Despite being separated from each other for the majority of their time in prison, the journalists in Kaliti felt a strong bond and built an emotional support network to help each other through their long days of confinement and uncertainty. “Even locked up in a dark room without shoelaces, deprived of your freedom of expression as well as your physical freedom, you can still keep the most valuable thing that nobody can take from you: the right to determine who you are. Every morning we woke up and said to each other: We are journalists, not terrorists … this is just another day at the office”, Schibbye said.
After spending 438 days in the custody of Ethiopian authorities and closely monitoring the cases of his Ethiopian journalistic colleagues, Schibbye delivers a damning verdict on the state of democracy in Ethiopia. “There is no such thing as an independent justice system, it’s completely politicized. If the order comes from the federal level that Reeyot is to let go, she will be free. But if they feel that they gain more from keeping her in prison, for example to scare other independent journalists, they will keep her locked up. This decision lies entirely in the hands of the Ethiopian government.”
Schibbye suspects that intimidation of independent journalists played a substantial role in Ethiopia’s motivation to jail European journalists like himself and Johan Persson. “Reeyot and some of the other jailed journalists were brought to Johan’s and my sentencing hearing”, Schibbye recalled. “The Ethiopian authorities forced them to witness the rendering of our verdict as if to say: ‘Look what we can do to these European guys … imagine what we can do to you!'”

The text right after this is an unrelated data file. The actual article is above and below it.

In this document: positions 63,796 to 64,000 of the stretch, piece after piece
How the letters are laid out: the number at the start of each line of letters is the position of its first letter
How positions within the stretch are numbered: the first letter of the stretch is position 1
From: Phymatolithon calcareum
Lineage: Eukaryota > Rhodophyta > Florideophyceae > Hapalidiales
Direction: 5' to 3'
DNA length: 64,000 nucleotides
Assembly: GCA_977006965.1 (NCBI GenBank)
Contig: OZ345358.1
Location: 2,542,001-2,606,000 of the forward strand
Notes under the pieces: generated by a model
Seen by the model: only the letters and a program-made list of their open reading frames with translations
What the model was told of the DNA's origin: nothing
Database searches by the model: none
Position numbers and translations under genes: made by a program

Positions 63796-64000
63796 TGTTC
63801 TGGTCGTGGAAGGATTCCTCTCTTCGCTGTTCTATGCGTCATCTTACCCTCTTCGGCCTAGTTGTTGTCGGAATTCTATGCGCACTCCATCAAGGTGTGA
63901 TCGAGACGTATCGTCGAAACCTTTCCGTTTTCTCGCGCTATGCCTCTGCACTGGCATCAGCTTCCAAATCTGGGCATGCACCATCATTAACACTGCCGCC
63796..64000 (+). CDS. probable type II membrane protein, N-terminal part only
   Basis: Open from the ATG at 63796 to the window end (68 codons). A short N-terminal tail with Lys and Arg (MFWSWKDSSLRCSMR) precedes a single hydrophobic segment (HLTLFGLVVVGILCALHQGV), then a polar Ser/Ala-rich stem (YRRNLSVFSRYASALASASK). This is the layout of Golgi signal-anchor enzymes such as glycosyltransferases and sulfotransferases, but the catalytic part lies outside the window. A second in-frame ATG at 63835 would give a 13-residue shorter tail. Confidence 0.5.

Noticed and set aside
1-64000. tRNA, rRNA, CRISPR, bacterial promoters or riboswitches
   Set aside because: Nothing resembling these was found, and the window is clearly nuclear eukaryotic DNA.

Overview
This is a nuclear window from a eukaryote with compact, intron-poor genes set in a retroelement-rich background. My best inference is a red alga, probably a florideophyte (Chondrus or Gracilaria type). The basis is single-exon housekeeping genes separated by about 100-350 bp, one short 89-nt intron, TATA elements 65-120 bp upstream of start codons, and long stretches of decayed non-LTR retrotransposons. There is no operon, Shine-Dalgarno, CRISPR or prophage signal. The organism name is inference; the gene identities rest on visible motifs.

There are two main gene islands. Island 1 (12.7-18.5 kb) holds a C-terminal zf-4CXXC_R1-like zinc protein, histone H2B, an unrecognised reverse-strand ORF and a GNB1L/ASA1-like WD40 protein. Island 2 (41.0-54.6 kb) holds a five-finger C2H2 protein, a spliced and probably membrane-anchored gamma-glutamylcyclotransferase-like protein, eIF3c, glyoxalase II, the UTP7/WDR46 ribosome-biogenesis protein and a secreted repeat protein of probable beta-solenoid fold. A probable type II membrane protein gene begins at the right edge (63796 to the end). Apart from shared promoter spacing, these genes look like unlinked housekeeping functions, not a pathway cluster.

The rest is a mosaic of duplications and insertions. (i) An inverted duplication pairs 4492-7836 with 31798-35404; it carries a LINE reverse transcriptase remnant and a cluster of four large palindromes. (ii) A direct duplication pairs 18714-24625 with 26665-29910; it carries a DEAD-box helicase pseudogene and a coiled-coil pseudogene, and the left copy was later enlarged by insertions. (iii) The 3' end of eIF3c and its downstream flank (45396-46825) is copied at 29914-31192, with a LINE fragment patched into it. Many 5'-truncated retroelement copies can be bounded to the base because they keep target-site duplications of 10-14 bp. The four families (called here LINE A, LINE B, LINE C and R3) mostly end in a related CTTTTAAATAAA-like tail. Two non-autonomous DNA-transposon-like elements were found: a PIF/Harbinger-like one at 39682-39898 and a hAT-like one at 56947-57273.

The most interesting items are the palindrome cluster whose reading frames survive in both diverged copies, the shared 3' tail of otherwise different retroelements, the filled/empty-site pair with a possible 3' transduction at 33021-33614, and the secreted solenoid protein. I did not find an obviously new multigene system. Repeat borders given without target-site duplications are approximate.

While organizations such as the IWMF may not have the political clout to provide direct protection or effect instant change in situations like Alemu’s, the value of international attention should not be underestimated. “When you’re locked up as a prisoner of conscience, the greatest fear is to be forgotten,” Schibbye explained. “The support from the outside is what keeps you going, it’s more important than food and medicine. And international recognition such as the IWMF Courage in Journalism Award does in fact provide a certain level of protection. Prison guards and administrators will think twice because they know the world is watching”, he said.
Even though their interactions were very limited due to a strict communication ban in Kaliti prison, Schibbye was deeply impressed with Alemu’s strong moral beliefs. She hasn’t grown tired of pointing out that she is a journalist, not a terrorist. “During the interrogation in Makelawi, Reeyot never broke down. She kept explaining to the police interrogators, some of them younger than her, why she was fighting for freedom of speech and democracy”, Schibbye remembers.
The last time Schibbye saw Alemu was in August 2012, not long before he and Persson were released from prison. They passed each other outside the prison administration offices, being escorted to and from their cells, Schibbye recalled. “She looked fragile but she is a survivor!”